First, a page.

annuity—a yearly payment
aquiline—curved or hooked
antediluvian—before the Biblical architectural design
flood; very old
anterior—toward the front
arbiter—a judge or umpire
arbitrary—left to one’s judgment; antipathy—a strong dislike
arboreal—pertaining to trees
archaic—ancient or old-fashioned
archetype—an original model or
archipelago—a group of islands
archives—a place where records aplomb—self-possession; poise
are kept; records
apocryphal—of doubtful authenticity
apogee—the highest point
apostate—one who abandons his armada—a fleet of warships
faith or cause
arraign—to bring to court to apothecary—druggist
94 • Gruber’s SAT Word Master
articulate—to join; to speak clearly
artifact—a manmade object, attrition—wearing away
particularly a primitive one
artisan—a skilled craftsman
audible—loud enough to be heard
ascribe—to assign or attribute
aseptic—free of bacteria
askance—with a sideways look; aural—pertaining to the ear suspiciously
aspersion—a slanderous remark
austerity—severity; the condition assail—to assault
of denying oneself
assay—to test or analyze; to try
auxiliary—a thing or person that assuage—to lessen
astral—pertaining to the stars
atavism—a throwback to an earlier averse—opposed
state; a reappearance of a
characteristic from an earlier avocation—a hobby
atheist—one who believes there is avow—to acknowledge
avuncular—pertaining to an uncle; athwart—across
like an uncle
atrophy—to waste away
The 2300 Vocabulary word review list • 95
behemoth—a large and powerful animal or thing
bacchanal—a drunken party
badger—to tease or annoy
belabor—to beat; to scold or badinage—playful talk; banter
balk—to obstruct; to refuse to move
balm—something that soothes or belligerent—warlike
benefactor—one who provides bandy—to toss back and forth; benefits
benighted—surrounded by barbaric—uncivilized
barrage—a prolonged attack benison—a blessing
of artillery fire or words
barrister—a man of the legal berserk—frenzied
bastion—a fortification or defense
bestial—like a beast; brutish
bestow—to present (as a gift); bathos—sentimentality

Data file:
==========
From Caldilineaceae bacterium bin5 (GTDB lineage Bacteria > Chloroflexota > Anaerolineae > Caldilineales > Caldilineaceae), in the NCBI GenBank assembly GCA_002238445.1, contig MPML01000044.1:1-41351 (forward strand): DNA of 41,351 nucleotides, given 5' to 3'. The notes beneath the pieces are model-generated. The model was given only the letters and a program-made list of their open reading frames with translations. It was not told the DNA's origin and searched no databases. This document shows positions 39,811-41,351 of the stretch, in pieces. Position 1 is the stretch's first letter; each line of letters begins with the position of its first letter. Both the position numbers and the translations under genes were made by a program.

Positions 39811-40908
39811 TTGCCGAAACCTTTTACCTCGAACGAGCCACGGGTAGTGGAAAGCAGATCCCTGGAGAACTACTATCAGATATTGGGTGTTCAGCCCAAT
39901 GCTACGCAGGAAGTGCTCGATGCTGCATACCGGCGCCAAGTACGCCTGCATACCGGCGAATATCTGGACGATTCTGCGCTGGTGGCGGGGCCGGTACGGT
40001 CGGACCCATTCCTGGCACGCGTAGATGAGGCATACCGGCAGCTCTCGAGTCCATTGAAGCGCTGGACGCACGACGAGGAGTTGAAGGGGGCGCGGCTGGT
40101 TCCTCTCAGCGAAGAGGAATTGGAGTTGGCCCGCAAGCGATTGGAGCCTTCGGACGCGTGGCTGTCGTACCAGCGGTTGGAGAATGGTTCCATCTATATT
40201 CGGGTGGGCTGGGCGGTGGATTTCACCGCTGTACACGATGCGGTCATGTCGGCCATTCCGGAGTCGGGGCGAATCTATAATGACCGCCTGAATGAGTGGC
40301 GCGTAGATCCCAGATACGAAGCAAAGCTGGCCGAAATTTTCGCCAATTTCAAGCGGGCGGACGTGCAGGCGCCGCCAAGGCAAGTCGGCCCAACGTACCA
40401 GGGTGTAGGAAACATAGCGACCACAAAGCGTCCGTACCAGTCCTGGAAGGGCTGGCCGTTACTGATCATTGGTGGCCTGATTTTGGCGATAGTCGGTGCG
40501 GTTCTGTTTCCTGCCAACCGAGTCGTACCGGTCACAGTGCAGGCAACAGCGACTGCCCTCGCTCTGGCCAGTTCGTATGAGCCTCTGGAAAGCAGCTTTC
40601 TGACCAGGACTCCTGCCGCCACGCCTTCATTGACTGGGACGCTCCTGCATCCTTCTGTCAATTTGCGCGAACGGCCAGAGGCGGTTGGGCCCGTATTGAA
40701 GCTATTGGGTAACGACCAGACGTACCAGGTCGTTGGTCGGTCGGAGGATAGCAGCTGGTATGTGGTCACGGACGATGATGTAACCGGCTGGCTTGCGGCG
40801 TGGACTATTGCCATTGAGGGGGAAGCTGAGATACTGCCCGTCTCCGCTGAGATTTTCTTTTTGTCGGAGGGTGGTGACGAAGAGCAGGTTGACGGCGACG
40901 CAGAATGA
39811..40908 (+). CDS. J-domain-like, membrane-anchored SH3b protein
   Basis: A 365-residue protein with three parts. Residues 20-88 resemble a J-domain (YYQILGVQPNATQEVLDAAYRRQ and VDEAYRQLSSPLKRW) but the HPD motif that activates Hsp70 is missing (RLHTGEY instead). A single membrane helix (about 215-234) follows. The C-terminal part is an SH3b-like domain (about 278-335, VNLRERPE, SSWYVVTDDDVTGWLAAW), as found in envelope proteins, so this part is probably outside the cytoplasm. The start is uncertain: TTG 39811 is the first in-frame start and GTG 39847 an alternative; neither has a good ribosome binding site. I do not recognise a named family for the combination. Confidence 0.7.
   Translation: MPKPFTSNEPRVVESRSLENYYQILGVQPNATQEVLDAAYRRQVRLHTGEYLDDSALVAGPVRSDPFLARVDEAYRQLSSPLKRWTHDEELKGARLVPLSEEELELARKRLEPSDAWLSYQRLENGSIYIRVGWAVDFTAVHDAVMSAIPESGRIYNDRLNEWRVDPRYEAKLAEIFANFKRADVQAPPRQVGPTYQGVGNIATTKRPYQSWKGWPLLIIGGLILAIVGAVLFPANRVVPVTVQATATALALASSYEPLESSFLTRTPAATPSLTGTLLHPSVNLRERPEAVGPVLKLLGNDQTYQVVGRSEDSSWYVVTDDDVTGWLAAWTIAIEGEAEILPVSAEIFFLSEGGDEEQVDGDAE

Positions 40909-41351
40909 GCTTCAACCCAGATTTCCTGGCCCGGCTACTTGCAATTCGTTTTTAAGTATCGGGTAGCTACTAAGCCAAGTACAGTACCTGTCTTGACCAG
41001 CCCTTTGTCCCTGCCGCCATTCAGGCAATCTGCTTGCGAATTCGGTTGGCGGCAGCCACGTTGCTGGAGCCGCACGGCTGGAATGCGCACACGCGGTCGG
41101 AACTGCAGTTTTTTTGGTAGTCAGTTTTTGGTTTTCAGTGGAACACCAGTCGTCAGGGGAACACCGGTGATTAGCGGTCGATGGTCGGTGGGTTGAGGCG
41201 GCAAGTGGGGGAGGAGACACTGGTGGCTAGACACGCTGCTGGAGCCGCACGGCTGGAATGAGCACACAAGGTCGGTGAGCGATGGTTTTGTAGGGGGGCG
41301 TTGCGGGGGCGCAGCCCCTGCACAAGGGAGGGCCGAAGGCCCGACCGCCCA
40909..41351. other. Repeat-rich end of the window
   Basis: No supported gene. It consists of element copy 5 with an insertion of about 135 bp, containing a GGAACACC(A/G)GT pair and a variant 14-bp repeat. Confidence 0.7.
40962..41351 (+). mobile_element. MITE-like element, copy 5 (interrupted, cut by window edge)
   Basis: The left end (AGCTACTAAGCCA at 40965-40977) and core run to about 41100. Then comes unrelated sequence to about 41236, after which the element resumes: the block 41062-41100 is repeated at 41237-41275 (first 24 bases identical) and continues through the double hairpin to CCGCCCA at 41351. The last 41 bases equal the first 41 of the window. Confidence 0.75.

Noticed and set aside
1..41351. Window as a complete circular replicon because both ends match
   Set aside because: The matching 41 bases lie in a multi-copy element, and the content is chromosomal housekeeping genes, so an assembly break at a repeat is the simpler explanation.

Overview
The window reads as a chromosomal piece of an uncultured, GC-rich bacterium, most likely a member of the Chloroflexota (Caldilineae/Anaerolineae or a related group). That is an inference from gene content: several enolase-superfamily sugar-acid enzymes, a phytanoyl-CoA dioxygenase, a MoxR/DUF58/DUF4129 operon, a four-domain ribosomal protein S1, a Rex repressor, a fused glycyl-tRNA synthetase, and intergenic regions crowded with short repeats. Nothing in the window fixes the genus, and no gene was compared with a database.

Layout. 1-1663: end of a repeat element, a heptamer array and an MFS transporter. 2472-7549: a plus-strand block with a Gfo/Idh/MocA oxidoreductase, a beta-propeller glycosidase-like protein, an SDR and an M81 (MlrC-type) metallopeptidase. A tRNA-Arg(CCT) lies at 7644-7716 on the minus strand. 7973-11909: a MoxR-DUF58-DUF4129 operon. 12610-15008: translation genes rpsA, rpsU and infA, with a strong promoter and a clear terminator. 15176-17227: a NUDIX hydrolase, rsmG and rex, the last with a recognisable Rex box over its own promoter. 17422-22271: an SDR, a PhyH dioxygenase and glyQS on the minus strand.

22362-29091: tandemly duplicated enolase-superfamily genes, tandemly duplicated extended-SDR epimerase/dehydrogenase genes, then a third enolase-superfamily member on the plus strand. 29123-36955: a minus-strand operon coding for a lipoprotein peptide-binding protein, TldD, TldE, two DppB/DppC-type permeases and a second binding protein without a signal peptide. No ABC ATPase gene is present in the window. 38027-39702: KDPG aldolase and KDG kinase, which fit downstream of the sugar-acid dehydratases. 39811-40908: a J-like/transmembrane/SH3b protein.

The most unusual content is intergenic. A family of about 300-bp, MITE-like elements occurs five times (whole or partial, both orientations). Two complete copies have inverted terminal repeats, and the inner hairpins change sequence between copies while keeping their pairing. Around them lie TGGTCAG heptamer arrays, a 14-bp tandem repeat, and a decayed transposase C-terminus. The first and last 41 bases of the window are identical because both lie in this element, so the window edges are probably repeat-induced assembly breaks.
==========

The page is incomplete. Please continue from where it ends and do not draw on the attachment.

bestride—to mount with one leg on
bayou—a marshy body of water
bete noire—something or beatitude—perfect happiness
someone hated or feared
bedizen—to dress in a showy way
bibliophile—one who loves books
bedlam—a madhouse; a place of bibulous—inclined to drink chaos
beguile—to charm or deceive
biennial—every two years
96 • Gruber’s SAT Word Master
bigot—an intolerant person
bourgeois—pertaining to the bilious—bad-tempered
billingsgate—vulgar, abusive talk
bowdlerize—to remove offensive bivouac—a temporary encampment
passages (from a book)
blanch—to make white; to bleach; brandish—to shake or wave (a person) to turn white
(something) in a menacing way
bravado—a show of bravery
blazon—to make known; to adorn brevity—briefness
broach—to open or introduce
blight—anything that kills, withers, bromidic—dull
brusque—abrupt in manner
bluster—to act in a noisy manner
bullion—gold or silver in bars
bumptious—conceited or forward
bombastic—using unnecessarily burlesque—to imitate in order to pompous language
boor—a rude person
The 2300 Vocabulary word review list • 97
captious—quick to find fault
cabal—a small group of careen—to lean to the side or from conspirators
side to side
cache—a hiding place; hidden caricature—an imitation or things
drawing that exaggerates certain cacophony—harsh sound
features of the subject
cadre—a basic structure; a nucleus carnal—bodily
carousal—a rowdy drinking party
caitiff—a mean person
carp—to make petty complaints
cajole—to coax or wheedle
caliber—quality or value
carte blanche—a free hand; calk, caulk—to fill cracks or seams
catalyst—an agent of change
catapult—to shoot or launch; canard—a false, often malicious to leap
cant—slang or argot
canvass—to go through for caustic—corrosive
opinions, votes, etc.
98 • Gruber’s SAT Word Master
cede—to give up one’s rights to chronicle—a historical record (something); to transfer arranged in order of time
circumlocution—an indirect or celibate—unmarried
lengthy way of saying something
censure—to blame or criticize
circumvent—to surround; to
cession—the giving up (of prevent (something) by cleverness
something) to another
chafe—to rub for warmth; to irritate
chaff—husks of grain; anything civility—politeness
clarion—clear (sound) like a trumpet
cliché—an overworked expression
climacteric—a crucial period chattel—personal property